Helping Hands for Freedom is a 501c3 dedicated to supporting the families of the fallen, wounded and deployed.

Two men trek cross country to help veterans

Posted June 20, 2016 by Jaclyn Clark
  • Two men trek cross country to help veterans
  • Stan Polanski Daily News
  • Jun 2, 2016

Two men in the midst of a cross-country trek to raise money for veterans and their families stopped in Effingham this week.

"The support that we've had is incredible," said David Roth, one of those journeymen, while getting lunch at the Gabby Goat in Effingham Thursday.

Since leaving Atlantic City, New Jersey, on April 28, Roth, along with Kevin Winton, have walked west on U.S. Route 40, going about 30 miles per day. In a few months, the two plan to end their trip in San Francisco, California, where they'll have completed a 3,091-mile trek.

The two journeymen are members of the military nonprofit, Helping Hands For Freedom, and are trying to raise enough money for a house of healing. That would provide professional support and therapy for veterans struggling to adjust to civilian life and for those grieving the loss of a service member.

The fundraising goal for the house of healing is $3.6 million and, so far, the nonprofit is 10 percent of the way there.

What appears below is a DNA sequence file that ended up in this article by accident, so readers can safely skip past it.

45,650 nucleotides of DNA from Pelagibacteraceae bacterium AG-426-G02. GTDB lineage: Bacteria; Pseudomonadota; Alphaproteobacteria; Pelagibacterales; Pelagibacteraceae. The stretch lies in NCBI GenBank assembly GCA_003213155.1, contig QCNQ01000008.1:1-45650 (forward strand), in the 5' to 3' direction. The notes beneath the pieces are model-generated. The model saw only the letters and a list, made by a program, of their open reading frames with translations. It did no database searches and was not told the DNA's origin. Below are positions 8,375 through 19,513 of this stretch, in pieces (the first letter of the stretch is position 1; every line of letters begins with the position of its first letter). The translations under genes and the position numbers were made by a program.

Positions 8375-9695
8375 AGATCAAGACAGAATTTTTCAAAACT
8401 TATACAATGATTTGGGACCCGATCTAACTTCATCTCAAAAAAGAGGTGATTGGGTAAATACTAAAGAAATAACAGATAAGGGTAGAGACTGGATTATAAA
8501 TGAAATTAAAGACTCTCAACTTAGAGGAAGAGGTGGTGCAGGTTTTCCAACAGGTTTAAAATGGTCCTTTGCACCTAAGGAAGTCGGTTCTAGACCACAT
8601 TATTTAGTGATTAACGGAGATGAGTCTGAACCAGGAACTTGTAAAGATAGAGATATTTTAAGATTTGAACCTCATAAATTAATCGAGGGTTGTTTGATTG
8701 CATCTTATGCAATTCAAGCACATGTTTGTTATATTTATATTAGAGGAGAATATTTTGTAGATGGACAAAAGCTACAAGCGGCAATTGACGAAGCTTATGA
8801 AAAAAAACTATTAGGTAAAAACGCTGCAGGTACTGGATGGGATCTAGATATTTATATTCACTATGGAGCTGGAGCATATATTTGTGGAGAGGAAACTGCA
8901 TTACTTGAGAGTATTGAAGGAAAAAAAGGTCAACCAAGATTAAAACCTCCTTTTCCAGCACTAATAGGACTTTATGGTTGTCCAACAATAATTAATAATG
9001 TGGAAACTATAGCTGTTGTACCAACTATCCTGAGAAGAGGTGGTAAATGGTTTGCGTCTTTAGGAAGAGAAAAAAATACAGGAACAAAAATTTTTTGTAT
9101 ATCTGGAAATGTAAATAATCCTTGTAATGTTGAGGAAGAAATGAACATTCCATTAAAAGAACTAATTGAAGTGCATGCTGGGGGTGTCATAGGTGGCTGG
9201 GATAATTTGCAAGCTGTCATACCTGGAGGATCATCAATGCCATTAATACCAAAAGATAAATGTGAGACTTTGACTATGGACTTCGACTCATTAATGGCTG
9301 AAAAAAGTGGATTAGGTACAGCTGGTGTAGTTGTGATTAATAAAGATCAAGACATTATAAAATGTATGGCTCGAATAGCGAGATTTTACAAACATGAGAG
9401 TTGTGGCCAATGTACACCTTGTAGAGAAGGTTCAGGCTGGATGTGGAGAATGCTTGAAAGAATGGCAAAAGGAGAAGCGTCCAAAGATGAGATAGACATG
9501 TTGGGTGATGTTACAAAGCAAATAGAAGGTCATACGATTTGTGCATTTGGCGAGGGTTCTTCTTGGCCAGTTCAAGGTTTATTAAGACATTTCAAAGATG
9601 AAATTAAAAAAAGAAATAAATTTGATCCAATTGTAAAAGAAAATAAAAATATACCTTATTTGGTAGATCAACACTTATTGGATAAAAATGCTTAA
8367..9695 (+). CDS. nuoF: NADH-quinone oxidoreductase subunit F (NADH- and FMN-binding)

Roth and Winton said they both began the grueling 4-1/2-month walk with their own personal stories as motivators. But as they moved from town to town and heard people share their stories, the two say they have plenty of reasons to endure blisters, muscle soreness, heavy rains, sweltering heat, and all that comes with a cross-country walk.


"The tears just roll down your face," Roth, a veteran of the Indianapolis Police Department, said of hearing some of the stories.

Anyone who would like to donate for the military nonprofit's cause can do so at According to the "Route for the Brave" Facebook page, which tracks Winton and Roth as they travel west, the two will be traveling through Vandalia and then Pocahontas next.

Elizabeth Howze was Roth and Winton's server Thursday at the Gabby Goat. Howze, who spent four years in the Marine Corps, said she appreciated the work that the two gentlemen were doing for veterans and their families.

"I'm highly impressed," she said. "I've lost two marines who died after returning home. I'm taken aback. We're extremely blessed to have people out here doing things like this for us."

Stan Polanski can be reached at or 217-347-7151 ext. 131.


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